He better be, because the Rafa we saw in Montreal, and for the first few rounds at Cincinnati, was clearly not the in-form Rafa that we became enamored with in the latter phases of 2008 and the early phases of 2009.
The question when it comes to Rafa is very simple: Has he shaken enough of the rust from his game to answer the bell in New York, the only Slam venue where he hasn't sank his teeth into the winners trophy?
I wouldn't put it past him, but I don't think I'm exaggerating when I say that it's going to be more of an uphill battle for Rafa than usual. If he can steadily improve over the course of the first few rounds, and manage to tighten up his baseline game, he'll be in good shape. But his serve is even a bigger question. Not only was it slower than usual in the Masters events, it was also not as accurate or lively. He's still the best returner on tour (along with Murray), but if he's getting broken too often it's going to be hard for him to gain momentum.
Possible battles with David Ferrer, Nicolas Almagro, Gael Monfils, and either Tomas Berdych or Jo-Wilfried Tsonga await.
The more Rafa hangs around, the more dangerous he will become. He's become more of a forgotten man with all the hoopla surrounding Federer, and to a lesser extent Murray and Roddick, but with each match the anticipation will heighten.
Murray's Quarter: Muzz will not be mugged at every practice session and each trip to the coffee shop like he was at Wimbledon. He'll also be on a surface that he enjoys more than grass, and he'll be at the site of the lone Grand-Slam final appearance of his young career. The skies are indeed rosy for the newly anointed No. 2 player in the world. There is even the small possibility, with an early Federer loss and a Murray triumph, that the 22-year-old Scot could snatch the No. 1 ranking in two weeks.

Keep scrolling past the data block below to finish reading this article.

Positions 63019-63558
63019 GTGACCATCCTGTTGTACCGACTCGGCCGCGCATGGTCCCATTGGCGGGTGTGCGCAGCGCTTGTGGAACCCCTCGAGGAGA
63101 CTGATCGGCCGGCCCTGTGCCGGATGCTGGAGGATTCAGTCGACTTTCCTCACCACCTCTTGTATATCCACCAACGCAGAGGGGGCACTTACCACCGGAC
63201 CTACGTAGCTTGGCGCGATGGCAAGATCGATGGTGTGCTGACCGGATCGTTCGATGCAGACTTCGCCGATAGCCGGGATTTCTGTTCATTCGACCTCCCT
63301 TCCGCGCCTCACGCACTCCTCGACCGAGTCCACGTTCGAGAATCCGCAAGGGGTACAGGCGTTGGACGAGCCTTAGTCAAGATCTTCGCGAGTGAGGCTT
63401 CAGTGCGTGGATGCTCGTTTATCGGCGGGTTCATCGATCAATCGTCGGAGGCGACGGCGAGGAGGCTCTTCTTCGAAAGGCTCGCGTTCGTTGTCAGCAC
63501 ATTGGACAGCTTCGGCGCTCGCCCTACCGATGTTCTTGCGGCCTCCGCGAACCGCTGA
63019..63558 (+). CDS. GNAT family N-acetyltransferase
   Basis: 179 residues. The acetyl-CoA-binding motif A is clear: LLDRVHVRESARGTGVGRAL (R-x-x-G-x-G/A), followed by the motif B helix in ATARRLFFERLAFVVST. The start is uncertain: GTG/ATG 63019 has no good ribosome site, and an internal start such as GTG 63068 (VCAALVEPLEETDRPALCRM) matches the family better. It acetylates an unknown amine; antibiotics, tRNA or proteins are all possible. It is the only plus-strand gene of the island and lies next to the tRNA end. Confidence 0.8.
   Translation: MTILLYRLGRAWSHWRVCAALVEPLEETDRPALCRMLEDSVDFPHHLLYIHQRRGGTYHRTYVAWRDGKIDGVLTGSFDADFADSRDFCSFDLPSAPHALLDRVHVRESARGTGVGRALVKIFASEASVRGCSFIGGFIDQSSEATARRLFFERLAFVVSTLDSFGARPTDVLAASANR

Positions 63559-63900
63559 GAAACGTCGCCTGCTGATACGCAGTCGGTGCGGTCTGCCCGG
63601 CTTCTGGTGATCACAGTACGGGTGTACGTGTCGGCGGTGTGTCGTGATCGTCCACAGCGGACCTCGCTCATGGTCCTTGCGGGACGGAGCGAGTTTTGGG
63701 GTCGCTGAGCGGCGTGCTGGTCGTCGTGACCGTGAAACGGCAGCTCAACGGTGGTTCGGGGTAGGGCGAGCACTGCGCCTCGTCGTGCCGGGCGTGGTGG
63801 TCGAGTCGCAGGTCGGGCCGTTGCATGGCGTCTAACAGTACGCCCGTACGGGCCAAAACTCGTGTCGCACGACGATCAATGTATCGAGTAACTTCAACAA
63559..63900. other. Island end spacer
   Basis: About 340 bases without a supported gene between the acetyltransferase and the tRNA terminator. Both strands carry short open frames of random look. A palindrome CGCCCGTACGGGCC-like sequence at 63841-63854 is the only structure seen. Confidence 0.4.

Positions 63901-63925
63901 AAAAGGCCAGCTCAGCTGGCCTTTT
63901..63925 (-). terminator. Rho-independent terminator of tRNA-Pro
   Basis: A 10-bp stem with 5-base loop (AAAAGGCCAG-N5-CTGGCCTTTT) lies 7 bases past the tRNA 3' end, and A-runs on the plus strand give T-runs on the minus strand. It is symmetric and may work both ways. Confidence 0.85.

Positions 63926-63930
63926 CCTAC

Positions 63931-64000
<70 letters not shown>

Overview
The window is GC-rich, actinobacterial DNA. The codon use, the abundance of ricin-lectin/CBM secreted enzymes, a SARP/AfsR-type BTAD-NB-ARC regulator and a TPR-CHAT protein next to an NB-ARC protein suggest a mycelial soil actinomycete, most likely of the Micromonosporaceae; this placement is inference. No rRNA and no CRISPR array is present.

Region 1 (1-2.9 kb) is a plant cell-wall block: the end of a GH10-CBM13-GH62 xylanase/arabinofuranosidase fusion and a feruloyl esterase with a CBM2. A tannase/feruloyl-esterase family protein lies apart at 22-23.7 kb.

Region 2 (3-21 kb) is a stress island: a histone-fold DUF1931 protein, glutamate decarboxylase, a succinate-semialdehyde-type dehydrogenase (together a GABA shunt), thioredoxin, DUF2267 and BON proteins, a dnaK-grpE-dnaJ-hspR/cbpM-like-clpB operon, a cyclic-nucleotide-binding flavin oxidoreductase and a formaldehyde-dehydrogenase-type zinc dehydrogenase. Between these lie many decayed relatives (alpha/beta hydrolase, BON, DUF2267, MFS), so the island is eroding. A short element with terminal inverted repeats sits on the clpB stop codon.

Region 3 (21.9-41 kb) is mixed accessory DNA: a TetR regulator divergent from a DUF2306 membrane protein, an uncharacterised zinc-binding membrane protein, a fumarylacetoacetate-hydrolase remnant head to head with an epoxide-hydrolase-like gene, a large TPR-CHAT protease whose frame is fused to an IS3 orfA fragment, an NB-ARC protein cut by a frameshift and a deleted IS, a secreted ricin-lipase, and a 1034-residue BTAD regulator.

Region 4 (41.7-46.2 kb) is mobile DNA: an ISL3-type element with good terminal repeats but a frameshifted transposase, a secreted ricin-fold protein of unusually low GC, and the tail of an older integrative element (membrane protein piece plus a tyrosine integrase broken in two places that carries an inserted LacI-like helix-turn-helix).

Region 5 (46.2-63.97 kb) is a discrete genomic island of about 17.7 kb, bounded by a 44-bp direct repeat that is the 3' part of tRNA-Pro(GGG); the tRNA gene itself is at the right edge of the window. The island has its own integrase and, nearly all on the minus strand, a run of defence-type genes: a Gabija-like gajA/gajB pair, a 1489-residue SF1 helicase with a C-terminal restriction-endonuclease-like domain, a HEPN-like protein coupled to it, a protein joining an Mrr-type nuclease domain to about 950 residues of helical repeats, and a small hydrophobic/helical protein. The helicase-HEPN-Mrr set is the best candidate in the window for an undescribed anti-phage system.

But there could be a fly in the ointment. The tall imposing figure of Juan Martin Del Potro, the man none of the big four wanted to see in its quarter of the draw, awaits a rematch. And if Murray is content to play his defensive style where he waits for the opponent to make the mistakes, he just might find himself waiting for his plane back to Miami with the way Del Potro can produce winners and aces.
The Argentine, ranked a paltry 65 after last year's Wimbledon, has quickly become a permanent fixture in the top-ten. And he still seems to be building momentum. While he's tough on clay, he's even nastier on the hard court. The youngest player in the top-ten boasts a world class serve to go with penetrating ground strokes and a surprisingly deft touch with volley. He's also deceptively quick.
The only knock on Juan Martin is his fitness level. In his loss to Murray in the finals at Montreal, he needed the trainer to work on his shoulder and he limped to the finish line against Murray, who was clearly the superior athlete when it came to stamina. In his three-set victory over Andy Roddick in Washington, Del Potro looked lethargic at times in the oppressive heat, but there he managed to take the title.
Del Potro is definitely right on the cusp of another breakthrough, and if history is any indication he won't want to wait until next year. He skipped Cincinnati to work on his conditioning and over-all health, and he'll undoubtedly benefit from the fact that this years Open is getting it's latest start in the history of the tournament. Less heat and humidity might mean more Del Potro winners.
Other possible contenders in this quarter are Dr. Ivo, Ivo Karlovic, who is slated for a third round match with Andy Murray. Marin Cilic, Stan Wawrinka, Gilles Simon, and Juan Carlos Ferrero could also do some damage if they can get hot.
And don't forget about Marat Safin, playing in his last U.S. Open. It's unlikely, but you never know.
Semifinalist: Del Potro
Semi Finals: Federer over Djokovic, Del Potro over Nadal
Finals: Del Potro over Federer